Multifocal clonal evolution characterized using circulating tumour DNA in a case of metastatic breast cancer.

Muhammed Murtaza, Sarah-Jane Dawson, Katherine Pogrebniak, Oscar M Rueda, Elena Provenzano, John Grant, Suet-Feung Chin, Dana W Y Tsui, Francesco Marass, Davina Gale, H Raza Ali, Pankti Shah, Tania Contente-Cuomo, Hossein Farahani, Karey Shumansky, Zoya Kingsbury, Sean Humphray, David Bentley, Sohrab P Shah, Matthew Wallis, Nitzan Rosenfeld, Carlos Caldas, Nature communications 6, 8760 (2015)
Full text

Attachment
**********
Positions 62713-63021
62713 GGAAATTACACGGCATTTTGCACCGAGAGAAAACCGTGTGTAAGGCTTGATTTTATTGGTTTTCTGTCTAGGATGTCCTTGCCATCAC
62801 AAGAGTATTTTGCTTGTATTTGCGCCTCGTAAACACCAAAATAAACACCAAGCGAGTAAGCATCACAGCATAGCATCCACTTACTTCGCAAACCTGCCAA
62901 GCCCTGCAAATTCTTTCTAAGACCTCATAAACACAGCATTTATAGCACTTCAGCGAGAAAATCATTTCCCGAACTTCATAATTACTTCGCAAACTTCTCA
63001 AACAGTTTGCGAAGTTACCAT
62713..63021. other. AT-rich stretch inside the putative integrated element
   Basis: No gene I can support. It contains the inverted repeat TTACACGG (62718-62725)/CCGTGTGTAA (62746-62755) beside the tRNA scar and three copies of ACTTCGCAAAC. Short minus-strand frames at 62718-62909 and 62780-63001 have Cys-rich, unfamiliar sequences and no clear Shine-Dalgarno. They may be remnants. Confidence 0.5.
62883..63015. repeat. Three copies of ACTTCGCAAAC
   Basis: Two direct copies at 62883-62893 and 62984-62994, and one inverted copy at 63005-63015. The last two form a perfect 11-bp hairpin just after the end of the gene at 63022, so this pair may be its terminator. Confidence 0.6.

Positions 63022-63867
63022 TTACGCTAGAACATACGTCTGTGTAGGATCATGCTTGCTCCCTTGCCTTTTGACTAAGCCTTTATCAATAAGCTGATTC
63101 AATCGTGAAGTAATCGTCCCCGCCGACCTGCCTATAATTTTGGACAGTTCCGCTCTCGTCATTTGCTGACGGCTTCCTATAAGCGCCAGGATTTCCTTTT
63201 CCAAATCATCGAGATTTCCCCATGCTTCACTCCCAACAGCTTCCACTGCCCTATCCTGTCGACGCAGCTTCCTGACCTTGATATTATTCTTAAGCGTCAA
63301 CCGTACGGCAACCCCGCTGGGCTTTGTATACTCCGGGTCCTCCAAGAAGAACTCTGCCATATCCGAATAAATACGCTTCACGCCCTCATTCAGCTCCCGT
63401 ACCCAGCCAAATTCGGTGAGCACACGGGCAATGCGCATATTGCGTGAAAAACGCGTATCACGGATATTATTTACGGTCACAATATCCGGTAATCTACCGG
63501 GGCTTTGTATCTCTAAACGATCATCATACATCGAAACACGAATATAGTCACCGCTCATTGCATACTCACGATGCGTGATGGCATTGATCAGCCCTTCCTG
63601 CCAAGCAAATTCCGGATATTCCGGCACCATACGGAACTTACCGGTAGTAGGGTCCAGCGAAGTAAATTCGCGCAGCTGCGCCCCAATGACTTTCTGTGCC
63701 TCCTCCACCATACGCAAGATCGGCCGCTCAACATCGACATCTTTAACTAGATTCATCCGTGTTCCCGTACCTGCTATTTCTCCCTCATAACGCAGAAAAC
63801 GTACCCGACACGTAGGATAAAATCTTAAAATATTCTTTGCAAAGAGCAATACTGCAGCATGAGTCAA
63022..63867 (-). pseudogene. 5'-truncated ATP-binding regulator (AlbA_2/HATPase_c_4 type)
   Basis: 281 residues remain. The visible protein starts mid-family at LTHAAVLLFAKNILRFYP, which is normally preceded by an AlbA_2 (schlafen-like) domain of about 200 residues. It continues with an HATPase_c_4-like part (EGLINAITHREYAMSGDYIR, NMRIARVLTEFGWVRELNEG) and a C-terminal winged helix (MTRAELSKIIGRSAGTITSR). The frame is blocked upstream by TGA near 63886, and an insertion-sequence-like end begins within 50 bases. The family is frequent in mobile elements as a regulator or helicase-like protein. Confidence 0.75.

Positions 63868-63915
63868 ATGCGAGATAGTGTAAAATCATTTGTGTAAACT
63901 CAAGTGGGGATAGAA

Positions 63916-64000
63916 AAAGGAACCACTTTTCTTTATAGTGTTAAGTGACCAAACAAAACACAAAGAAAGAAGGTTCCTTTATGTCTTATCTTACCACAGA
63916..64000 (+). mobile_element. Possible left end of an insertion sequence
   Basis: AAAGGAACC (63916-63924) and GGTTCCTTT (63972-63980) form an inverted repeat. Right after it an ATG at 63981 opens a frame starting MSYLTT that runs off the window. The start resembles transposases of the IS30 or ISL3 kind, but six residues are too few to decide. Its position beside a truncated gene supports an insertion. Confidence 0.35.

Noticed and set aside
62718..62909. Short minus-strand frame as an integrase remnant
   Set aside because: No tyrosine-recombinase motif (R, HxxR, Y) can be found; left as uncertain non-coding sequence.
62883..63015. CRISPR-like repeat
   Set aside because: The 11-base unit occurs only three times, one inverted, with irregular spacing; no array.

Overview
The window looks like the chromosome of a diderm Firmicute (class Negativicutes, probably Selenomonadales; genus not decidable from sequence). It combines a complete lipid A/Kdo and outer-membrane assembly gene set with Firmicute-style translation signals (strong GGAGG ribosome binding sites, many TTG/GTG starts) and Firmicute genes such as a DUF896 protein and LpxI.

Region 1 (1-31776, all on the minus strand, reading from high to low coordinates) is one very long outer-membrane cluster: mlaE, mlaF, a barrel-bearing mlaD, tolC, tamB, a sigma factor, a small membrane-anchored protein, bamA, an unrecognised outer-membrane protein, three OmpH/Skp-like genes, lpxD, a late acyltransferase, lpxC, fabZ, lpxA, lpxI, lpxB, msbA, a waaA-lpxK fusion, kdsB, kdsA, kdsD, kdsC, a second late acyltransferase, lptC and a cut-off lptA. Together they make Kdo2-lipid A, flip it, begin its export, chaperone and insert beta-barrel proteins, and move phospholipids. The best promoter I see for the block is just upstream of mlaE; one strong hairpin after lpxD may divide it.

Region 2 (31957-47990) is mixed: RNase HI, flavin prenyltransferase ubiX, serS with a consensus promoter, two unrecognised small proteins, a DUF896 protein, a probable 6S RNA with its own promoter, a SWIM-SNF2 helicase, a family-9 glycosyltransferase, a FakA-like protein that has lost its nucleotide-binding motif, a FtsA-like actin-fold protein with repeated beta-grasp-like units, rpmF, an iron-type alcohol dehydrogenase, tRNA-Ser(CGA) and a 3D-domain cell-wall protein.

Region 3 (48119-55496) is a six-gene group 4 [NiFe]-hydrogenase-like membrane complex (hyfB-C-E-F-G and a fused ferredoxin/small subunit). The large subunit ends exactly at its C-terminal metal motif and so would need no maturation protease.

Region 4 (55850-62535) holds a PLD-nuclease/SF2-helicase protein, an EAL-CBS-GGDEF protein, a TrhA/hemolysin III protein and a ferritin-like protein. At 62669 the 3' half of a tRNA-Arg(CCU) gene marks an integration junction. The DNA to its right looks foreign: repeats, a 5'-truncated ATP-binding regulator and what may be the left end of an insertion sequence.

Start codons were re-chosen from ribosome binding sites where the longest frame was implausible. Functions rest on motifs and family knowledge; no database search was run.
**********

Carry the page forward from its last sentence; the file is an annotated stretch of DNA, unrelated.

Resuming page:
Circulating tumour DNA analysis can be used to track tumour burden and analyse cancer genomes non-invasively but the extent to which it represents metastatic heterogeneity is unknown. Here we follow a patient with metastatic ER-positive and HER2-positive breast cancer receiving two lines of targeted therapy over 3 years. We characterize genomic architecture and infer clonal evolution in eight tumour biopsies and nine plasma samples collected over 1,193 days of clinical follow-up using exome and targeted amplicon sequencing. Mutation levels in the plasma samples reflect the clonal hierarchy inferred from sequencing of tumour biopsies. Serial changes in circulating levels of sub-clonal private mutations correlate with different treatment responses between metastatic sites. This comparison of biopsy and plasma samples in a single patient with metastatic breast cancer shows that circulating tumour DNA can allow real-time sampling of multifocal clonal evolution.